[Likely an excerpt from an idea for a novel, I found this in my drafts – incomplete – and liked the tone of the main character. A good dragoon is hard to find.]
Marion Morrow was displeased that the train only ran to Bantry because she didn’t like riding in buses. It wasn’t entirely the people, although she was happiest when she was the only person about; her stomach didn’t agree with rough engines. It had been proven to her late in life, as she was already well past forty before even the smallest motors began to litter the streets. As she followed the porter up the platform, she fished around in her purse for coins to give him, all the while turning over options in her mind.
“It does seem a shame,” she said aloud, although not to the porter necessarily, “as I’m only another twenty odd miles to my destination.”
If he heard her, he didn’t indicate it by slowing step or a turn of the head.
The comment had not been for his benefit, she thought again, yet she repeated it once more, slightly louder.
As they were coming to the door into the modest Bantry station, he paused and turned to face her. He had heavy eyelids that gave him a look of boredom or superiority. She had often worn that expression in life. Straightening her spine, she donned it now.
“Is there someone I could hire to drive me to Pendlebrook?”
He shook his head. “No hacks in this town, ma’am. If you took the train back down to Burlington, you could find drivers there. They got everything there in Burlington.”
Behind the charcoal glass of her round spectacles, she rolled her eyes heavenward. “I have a hard time believing there isn’t a soul in this town clever enough to put an old woman beside himself on his wagon and drive her up to Pendlebrook. The day is fair. It’s early yet, so the drive back would only half be in the dark.”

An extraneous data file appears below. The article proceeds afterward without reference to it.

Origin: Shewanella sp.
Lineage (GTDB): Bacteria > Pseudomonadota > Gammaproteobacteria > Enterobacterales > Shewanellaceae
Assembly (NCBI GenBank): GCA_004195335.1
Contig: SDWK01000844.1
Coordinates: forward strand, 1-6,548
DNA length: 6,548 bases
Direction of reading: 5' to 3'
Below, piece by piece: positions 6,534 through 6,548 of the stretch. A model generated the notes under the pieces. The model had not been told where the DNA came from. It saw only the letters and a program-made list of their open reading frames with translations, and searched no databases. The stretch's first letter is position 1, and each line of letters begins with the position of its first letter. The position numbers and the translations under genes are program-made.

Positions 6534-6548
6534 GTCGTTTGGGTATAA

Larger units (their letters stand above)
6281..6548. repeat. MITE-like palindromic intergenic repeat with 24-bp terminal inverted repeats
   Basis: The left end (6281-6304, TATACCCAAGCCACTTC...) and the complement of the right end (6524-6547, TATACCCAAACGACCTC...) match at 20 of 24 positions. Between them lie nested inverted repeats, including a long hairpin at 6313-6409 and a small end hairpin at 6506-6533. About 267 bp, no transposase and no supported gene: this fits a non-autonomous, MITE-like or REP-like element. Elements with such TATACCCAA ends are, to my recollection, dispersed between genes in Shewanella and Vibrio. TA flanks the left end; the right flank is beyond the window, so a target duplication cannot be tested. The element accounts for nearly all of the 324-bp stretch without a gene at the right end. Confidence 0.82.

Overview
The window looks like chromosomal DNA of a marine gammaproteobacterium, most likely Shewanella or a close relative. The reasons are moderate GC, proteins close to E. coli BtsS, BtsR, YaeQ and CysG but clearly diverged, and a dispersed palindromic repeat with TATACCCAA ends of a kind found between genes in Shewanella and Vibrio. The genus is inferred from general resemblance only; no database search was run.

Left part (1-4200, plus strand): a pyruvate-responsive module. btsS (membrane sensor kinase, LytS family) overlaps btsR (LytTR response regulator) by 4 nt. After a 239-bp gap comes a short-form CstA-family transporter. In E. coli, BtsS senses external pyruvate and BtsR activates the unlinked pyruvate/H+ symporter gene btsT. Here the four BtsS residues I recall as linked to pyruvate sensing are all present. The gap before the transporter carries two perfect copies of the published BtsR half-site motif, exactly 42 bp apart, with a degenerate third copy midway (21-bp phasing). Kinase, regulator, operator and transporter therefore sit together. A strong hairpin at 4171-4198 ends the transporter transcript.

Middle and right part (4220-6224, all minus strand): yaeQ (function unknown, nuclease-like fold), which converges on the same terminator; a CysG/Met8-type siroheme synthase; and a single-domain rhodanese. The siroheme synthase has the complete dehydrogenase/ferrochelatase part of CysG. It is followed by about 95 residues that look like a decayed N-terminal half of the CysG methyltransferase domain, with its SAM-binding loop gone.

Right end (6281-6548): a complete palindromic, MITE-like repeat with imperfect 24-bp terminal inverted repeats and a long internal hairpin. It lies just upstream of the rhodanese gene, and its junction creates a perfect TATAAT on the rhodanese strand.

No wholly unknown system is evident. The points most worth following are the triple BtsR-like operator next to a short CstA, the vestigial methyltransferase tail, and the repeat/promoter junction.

He shrugged and turned to open the door into the station.
At the ticket window, she asked the same question a moment later.
It was a thin woman staring back at her there, with copper hair scoured into a bun at the back of her head. Her own spectacles caught the light, making it impossible to read her eyes as she confirmed what the porter had said. Marion Morrow was leaning in to argue, possibly to deliver a treatise on the national social illness of do-nothingness, when there was a discreet cough at her rear. Assuming it was a person impatient with the queue, she turned with a frown.
The very elder man who smiled back at her, immaculately dressed in light colors and fine fabrics, startled her out of her ire for a moment. He took advantage of the moment to fill the silence.
“I am driving toward Pendlebrook, madam. I’d be happy to bring you along with me, if you’d care for the kindness.”
Marion quickly agreed, although with an awkward lack of the proper words. As the porter and the old man lead her from the station office, she glanced back to see if the copper-haired woman in the ticket window was watching them. The woman was staring back intently, holding a sandwich up in front of her mouth. The early afternoon light was still frosting her lenses, whiting her eyes.
In the lot outside the station, she was mildly irked to see that the good samaritan would be conveying her to Pendlebrook in a motor car, although she took some comfort in noticing it was as fine as the clothes he wore. Who was the old man, she wondered, and she decided he was a monied eccentric. She didn’t care much for the peculiar, especially when fancy was given opportunity for wild expression by means of wealth. It was her opinion that outlandishness was par for the course among the poor, possibly a byproduct of degradation, but that among people with means, it was unseemly.